“I tend to make and freeze a lot of my own cooking with the help of a vacuum sealer. It’s great for storing large batches of food for a long period of time and is worth the investment. Something I always have on hand in the freezer is frozen peas (better than fresh in my opinion), and lots of frozen pizza. —Mike DeCamp

Puff pastry

“Let a puff pastry thaw slowly, and you’ll have a great, fresh-tasting buttery pastry crust for anything savory or sweet. Puff pastry adds that 'wow' factor to just about anything.” —Judy Joo, chef, author, and television personality

Big-butt ants

“I'm Colombian and in the region where I'm from, we eat a very particular ant called big-butt ants (hormiga culona). I always have some in my freezer, and when I'm craving them, I bring them out and sauté them with a little butter until crispy, add some salt, and eat them like peanuts.” —Carlos Torres, executive chef of Villa Azur

Corn

“I have great memories of growing up and eating corn on the cob and shucking it in the summer, but I'll take the frozen version too because I like it year-round. For a quick dinner, I recently sautéed shrimp with frozen corn and cherry tomatoes, and it tasted like my childhood. You can put together an easy version by sautéing other vegetables with corn and cooking it all in chicken stock, with the option of adding a protein.” —Damon Menapace, culinary director of Primal Supply Meats

Recipe: Corn Chowder

M&Ms 

“Fruits and vegetables last the longest up to around 10 months. M&Ms last 12 months so they win.” —Richard Hales, chef/owner of Grateful Hospitality

Texas toast

“I love frozen Texas toast. It’s a childhood food my mom would serve as garlic bread. Also, it never hurts to have spinach to make creamed spinach.” —Jose Mendin, chef/owner of Pubbelly Sushi, La Placita, and Rivertail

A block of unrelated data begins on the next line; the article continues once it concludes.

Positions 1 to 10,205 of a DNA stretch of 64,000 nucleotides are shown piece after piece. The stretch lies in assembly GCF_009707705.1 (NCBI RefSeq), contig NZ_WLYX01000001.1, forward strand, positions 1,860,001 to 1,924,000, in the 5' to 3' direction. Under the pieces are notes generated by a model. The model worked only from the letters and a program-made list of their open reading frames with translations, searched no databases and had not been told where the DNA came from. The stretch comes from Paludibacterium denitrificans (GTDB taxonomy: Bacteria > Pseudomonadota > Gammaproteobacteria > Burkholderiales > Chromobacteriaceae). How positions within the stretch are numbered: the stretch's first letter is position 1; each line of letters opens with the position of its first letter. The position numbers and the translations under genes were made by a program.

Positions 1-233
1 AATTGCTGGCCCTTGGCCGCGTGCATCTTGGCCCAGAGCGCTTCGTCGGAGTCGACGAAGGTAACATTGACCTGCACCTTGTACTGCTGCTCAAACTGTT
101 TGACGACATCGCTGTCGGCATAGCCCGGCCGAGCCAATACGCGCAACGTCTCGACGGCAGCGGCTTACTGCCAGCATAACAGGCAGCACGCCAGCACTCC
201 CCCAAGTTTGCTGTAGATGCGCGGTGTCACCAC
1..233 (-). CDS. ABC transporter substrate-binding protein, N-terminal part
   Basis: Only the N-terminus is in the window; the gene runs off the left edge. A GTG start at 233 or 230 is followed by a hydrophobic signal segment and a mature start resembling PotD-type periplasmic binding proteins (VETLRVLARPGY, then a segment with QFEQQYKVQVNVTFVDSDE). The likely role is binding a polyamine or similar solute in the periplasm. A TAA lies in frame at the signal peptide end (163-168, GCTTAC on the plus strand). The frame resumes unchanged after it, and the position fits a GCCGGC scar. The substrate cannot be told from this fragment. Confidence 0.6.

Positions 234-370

Red, white, and blue popsicles

“My freezer is always stocked with them. Very limited nutritional value, but they damn sure make me feel better.” —Clark Bowen, executive chef of Fooq’s

Jennifer Causey

Raw shrimp

"There are endless dishes you can make just by pulling shrimp out of the freezer, such as shrimp scampi with pasta, sautéed shrimp and broccoli with pasta or rice, basic breaded shrimp, shrimp parmesan, or even fried shrimp and tater tots." —Ed McFarland

Scampi butter 

“Scampi butter is a great ingredient to have on hand in the fridge or freezer as it elevates everyday vegetables, proteins and starches. While this product requires a bit of work to create, the end result is worth the extra steps and it holds up well in the freezer for several months.” —Andy Kitko, Executive Chef at Oceans 

Ice cream (when frozen properly)

“Pro-tip: Minimize the time your ice cream is outside of your freezer. Put a few scoops into a bowl, then use the back of your spoon to smooth out the surface and immediately place it in the back of your freezer. Ice cream loses quality when it melts and refreezes, so by limiting the amount of time it sits outside of the freezer and the area exposed to air, you can significantly preserve the quality of your ice cream. That being said, I do believe the proper serving size for ice cream to be one pint.” —Daniel Levine, chef/owner of Dasher & Crank